The University’s annual Fire and Safety Report was released this week and showed an increase in reported rape, sexual assault, stalking and hate crimes on Grounds in 2016 from the previous year’s annual report.
The report is published in compliance with the Clery Act, which is a federal statute that requires universities and colleges to release an annual safety report by Oct. 1 of each year. It also includes other requirements such as the timely warning system.
Gabe Gates, assistant vice president for Clery Act Compliance, said that requests for reportable Clery crime data is sent to more than 400 local law enforcement agencies.
“The University has identified approximately 1,400 Campus Security Authorities (CSAs),” Gates said in an email to The Cavalier Daily. “CSAs include individuals such as University officials with significant responsibility for student and campus activities. CSAs are trained in how to identify and report Clery crimes and receive a CSA designation letter with this information following their training.”
Gates said that twice a year, CSAs are reminded to report any Clery crimes.
The number of rapes and sexual assaults reported increased from 2015 to 2016, with 15 rapes reported by students in 2016 compared to seven reported rapes in 2015. Although 2016 saw an increase from the previous year, the number is still lower than the 44 reported rapes in 2014 — the same year the now-retracted Rolling Stone article “A Rape on Campus” was published.
Stalking has increased substantially since 2014. In 2016, there were 16 total on-Grounds reports of stalking, up from 11 on-Grounds reports in 2015, and just three in 2014.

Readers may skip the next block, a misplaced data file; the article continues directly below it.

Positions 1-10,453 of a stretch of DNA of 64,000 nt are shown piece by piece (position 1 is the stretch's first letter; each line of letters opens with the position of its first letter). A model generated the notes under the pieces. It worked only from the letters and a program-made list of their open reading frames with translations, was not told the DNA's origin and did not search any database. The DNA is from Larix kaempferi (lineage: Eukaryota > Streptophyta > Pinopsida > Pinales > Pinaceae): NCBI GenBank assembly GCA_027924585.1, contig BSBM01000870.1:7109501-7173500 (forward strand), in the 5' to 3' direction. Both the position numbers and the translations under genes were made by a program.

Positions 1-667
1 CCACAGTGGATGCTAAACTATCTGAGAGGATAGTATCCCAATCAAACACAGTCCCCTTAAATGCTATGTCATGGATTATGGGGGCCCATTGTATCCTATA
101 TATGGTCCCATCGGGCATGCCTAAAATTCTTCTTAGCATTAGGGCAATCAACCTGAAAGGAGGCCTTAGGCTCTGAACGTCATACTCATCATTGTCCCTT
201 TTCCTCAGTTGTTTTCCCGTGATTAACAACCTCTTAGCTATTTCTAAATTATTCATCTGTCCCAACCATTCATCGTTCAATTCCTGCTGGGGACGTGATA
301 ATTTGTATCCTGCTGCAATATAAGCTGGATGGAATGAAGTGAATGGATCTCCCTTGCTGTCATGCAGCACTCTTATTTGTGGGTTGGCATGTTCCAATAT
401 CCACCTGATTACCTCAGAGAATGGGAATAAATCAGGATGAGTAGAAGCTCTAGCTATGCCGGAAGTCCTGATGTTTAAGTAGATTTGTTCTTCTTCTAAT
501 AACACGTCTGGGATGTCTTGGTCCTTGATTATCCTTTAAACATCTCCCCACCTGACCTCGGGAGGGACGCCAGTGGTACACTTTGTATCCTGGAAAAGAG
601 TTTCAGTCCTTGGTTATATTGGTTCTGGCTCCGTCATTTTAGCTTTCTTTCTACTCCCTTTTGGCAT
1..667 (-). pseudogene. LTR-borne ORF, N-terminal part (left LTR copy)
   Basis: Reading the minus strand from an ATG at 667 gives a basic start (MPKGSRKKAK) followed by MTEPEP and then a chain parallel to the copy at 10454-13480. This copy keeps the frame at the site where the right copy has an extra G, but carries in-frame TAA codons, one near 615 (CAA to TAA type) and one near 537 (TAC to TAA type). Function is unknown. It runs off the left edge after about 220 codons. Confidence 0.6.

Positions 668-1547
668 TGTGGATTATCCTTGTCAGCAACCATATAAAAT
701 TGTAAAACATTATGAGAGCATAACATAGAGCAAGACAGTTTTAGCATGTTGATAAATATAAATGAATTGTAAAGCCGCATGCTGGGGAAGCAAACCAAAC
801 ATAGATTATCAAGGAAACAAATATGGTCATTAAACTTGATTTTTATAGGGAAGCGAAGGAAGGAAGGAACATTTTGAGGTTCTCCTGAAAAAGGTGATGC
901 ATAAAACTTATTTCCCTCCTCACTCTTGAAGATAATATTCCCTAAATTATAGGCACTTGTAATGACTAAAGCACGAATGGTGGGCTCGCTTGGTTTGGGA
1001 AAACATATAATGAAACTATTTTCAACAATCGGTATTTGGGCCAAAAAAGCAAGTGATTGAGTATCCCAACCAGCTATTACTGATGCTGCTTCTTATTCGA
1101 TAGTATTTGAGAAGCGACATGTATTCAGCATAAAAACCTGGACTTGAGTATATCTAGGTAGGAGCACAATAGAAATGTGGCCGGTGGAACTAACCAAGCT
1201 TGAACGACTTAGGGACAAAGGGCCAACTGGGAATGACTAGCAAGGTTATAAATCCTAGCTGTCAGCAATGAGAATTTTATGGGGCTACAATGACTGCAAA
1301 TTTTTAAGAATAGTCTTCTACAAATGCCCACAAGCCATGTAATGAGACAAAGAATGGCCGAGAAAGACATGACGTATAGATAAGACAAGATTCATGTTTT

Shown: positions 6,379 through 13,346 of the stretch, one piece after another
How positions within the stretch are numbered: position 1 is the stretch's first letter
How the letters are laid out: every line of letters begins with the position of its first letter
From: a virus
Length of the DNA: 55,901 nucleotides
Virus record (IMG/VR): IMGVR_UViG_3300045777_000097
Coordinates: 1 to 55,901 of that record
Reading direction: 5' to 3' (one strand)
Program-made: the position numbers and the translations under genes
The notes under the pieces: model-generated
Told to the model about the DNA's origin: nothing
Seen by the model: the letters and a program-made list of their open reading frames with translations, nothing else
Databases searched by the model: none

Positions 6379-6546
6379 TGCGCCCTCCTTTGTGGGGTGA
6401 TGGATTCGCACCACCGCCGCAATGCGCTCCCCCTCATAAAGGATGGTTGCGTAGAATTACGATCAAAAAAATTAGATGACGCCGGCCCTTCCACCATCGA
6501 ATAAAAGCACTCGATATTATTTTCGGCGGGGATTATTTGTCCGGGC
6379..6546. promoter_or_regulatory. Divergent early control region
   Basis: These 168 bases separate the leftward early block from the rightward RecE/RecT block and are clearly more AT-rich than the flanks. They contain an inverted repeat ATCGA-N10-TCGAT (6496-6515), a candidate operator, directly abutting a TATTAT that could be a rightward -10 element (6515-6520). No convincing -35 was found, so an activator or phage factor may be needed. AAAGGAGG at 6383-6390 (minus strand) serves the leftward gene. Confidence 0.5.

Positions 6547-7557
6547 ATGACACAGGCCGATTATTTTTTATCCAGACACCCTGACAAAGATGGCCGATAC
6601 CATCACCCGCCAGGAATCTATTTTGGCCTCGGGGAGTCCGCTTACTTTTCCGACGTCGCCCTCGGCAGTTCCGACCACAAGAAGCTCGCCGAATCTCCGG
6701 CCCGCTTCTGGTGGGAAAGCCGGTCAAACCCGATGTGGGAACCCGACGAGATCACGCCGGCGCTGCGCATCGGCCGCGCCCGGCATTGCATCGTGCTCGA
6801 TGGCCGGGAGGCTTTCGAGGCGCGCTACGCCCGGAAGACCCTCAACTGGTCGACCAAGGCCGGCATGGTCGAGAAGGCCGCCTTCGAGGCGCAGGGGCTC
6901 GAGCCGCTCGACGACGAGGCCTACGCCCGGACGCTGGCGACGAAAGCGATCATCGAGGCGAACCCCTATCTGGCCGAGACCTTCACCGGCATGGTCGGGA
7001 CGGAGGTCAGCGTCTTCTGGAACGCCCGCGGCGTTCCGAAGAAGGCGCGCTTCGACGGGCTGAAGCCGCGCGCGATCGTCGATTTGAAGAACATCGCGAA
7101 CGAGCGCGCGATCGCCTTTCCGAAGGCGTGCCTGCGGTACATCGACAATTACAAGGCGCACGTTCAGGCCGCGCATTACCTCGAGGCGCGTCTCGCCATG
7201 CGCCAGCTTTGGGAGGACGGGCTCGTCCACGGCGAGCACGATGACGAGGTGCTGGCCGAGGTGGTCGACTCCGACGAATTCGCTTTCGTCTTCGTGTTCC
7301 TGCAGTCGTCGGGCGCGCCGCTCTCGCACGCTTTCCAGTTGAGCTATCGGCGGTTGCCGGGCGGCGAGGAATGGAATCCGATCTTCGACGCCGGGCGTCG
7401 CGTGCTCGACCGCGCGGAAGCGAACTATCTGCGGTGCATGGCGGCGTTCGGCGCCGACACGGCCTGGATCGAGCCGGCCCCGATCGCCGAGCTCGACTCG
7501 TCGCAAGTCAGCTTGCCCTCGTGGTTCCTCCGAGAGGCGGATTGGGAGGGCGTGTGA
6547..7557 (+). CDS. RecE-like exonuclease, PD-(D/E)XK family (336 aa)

Reported instances of dating violence have also increased.
Ben Rexrode, University Police Department crime prevention coordinator, said programs such as Green Dot, Hoos Got Your Back and UPD self-defense classes have been effective in addressing gender-based violence. Additionally, the UPD works closely with other groups at the University to promote safety.
“UPD and the University are very involved and work closely with our local SART (Sexual Assault Response Team) where we collaborate on sexual assault response,” Rexrode said. “UPD has also increased trauma-informed training for our officers that provides a better reporting process for a survivor, but can also aid in criminal investigations.”
Third-year College student Elma Adusei said she believes the Rolling Stone article increased awareness across Grounds, and initiatives such as Green Dot are factors in the reduction in rape. She has also taken a University-sponsored self-defense class.
“I do feel safe here. I guess it’s because I’ve taken self-defense courses that have been sponsored through my dorm ... And I do stick to the advice especially at night,” Adusei said.
The report also indicated a notable increase in the number of disciplinary actions taken against students found to have committed drug abuse violations after a temporary dip in disciplinary action in 2015, when just two cases occurred. In 2016, drug-related disciplinary action increased to 25. In 2014, the number was 29.
There was an increase in hate crimes last year. Hate crimes based on religion, sexual orientation or race totaled seven in 2016, with three occurring in on-Grounds housing. In 2015, there was just one reported hate crime — a non-Grounds instance of simple assault based on bias — and in 2014, there were zero reported hate crimes.
“I feel uncomfortable — but not threatened — that people resort to those tactics and even though I’m not being targeted, they’re targeting other members of the community and that’s unacceptable,” Adusei said.